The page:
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Yeom, JM; Kim, HO (2013). Feasibility of using Geostationary Ocean Colour Imager (GOCI) data for land applications after atmospheric correction and bidirectional reflectance distribution function modelling. INTERNATIONAL JOURNAL OF REMOTE SENSING, 34(20), 7329-7339.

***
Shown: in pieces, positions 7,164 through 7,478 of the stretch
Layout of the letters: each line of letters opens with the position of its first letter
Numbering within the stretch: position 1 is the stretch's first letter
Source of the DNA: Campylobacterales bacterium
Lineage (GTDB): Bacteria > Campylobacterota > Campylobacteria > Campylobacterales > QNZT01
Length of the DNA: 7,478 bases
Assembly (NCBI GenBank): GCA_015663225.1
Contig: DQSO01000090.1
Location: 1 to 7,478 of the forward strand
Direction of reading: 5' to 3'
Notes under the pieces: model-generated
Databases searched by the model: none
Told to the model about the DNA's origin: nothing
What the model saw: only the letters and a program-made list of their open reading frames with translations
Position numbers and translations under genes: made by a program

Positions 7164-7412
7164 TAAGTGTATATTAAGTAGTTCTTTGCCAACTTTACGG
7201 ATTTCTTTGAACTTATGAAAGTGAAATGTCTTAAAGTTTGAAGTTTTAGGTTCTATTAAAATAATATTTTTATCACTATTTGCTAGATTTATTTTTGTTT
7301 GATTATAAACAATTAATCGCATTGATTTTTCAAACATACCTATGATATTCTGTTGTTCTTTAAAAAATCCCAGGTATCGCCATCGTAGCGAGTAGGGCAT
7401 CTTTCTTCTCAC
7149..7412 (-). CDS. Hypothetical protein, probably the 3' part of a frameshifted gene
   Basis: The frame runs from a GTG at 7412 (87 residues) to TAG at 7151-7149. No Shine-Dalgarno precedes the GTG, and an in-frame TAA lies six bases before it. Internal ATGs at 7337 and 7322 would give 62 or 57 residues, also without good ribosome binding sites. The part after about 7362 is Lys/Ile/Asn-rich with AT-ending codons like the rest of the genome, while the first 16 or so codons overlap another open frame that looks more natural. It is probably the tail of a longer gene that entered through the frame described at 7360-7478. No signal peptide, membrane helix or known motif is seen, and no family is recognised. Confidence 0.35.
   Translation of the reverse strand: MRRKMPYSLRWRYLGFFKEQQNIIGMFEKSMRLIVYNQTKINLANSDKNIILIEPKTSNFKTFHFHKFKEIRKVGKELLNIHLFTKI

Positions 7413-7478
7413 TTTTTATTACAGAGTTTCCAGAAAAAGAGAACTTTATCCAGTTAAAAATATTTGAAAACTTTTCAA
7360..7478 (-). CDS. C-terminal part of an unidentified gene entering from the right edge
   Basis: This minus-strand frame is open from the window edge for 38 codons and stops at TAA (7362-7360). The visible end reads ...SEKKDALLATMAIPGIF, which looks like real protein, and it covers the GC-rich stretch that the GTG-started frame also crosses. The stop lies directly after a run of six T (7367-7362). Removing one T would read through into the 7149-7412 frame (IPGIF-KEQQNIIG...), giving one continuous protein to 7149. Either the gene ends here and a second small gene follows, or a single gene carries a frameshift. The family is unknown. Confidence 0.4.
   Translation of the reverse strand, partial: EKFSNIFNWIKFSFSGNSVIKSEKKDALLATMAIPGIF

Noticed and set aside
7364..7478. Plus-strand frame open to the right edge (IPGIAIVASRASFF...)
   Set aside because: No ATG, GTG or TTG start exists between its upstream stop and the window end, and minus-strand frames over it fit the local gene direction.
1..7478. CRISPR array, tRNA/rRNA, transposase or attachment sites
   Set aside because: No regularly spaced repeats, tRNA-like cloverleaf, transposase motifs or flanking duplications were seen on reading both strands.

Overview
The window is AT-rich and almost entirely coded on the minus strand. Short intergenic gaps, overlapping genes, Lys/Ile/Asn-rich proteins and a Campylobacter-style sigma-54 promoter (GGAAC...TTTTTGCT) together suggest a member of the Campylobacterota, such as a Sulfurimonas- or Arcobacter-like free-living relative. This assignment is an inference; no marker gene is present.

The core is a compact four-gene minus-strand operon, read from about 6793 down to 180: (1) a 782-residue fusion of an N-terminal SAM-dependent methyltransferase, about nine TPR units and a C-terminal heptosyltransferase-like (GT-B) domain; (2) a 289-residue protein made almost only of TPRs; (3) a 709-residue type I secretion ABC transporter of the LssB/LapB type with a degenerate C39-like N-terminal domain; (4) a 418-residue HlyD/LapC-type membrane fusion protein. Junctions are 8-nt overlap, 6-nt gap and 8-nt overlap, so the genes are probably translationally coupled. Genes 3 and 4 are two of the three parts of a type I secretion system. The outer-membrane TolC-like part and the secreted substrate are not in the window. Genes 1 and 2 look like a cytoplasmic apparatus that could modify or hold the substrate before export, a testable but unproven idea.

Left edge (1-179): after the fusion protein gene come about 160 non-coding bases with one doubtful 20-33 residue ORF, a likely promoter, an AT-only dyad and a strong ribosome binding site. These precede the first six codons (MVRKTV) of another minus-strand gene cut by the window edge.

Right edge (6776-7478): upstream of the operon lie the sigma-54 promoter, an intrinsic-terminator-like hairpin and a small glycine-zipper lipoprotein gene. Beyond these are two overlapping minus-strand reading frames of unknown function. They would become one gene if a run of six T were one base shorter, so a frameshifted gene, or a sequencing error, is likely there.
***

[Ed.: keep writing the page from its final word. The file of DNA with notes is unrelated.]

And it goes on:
Korea's Geostationary Ocean Colour Imager (GOCI) has very high temporal resolution as well as wide spatial coverage. There is thus great interest in testing its applicability for monitoring land areas in addition to ocean areas. GOCI has eight spectral bands, from blue to near-infrared. These bands can be sensitive to vegetation change, but their wavelength ranges are slightly different from those of the extensively studied Moderate Resolution Imaging Spectroradiometer (MODIS). This study examines whether GOCI data can be applied for land monitoring and how GOCI data should be processed so as to reflect the spectral characteristics of land surfaces as detected by polar-orbit satellite sensors. Several image processing steps were performed for the GOCI data, including atmospheric correction and semi-empirical bidirectional reflectance distribution function modelling, before the results were compared with the MODIS land-surface product. Among the four GOCI normalized difference vegetation index (NDVI) products tested in this study, the GOCI NDVI with viewing-angle-adjusted reflectance showed the best agreement with MODIS NDVI calculated from normalized reflectance, with the lowest root mean square error of 0.126. Additionally, its temporal trends over forest and mixed vegetation areas were similar to those of MODIS NDVI during the study period from September to December.



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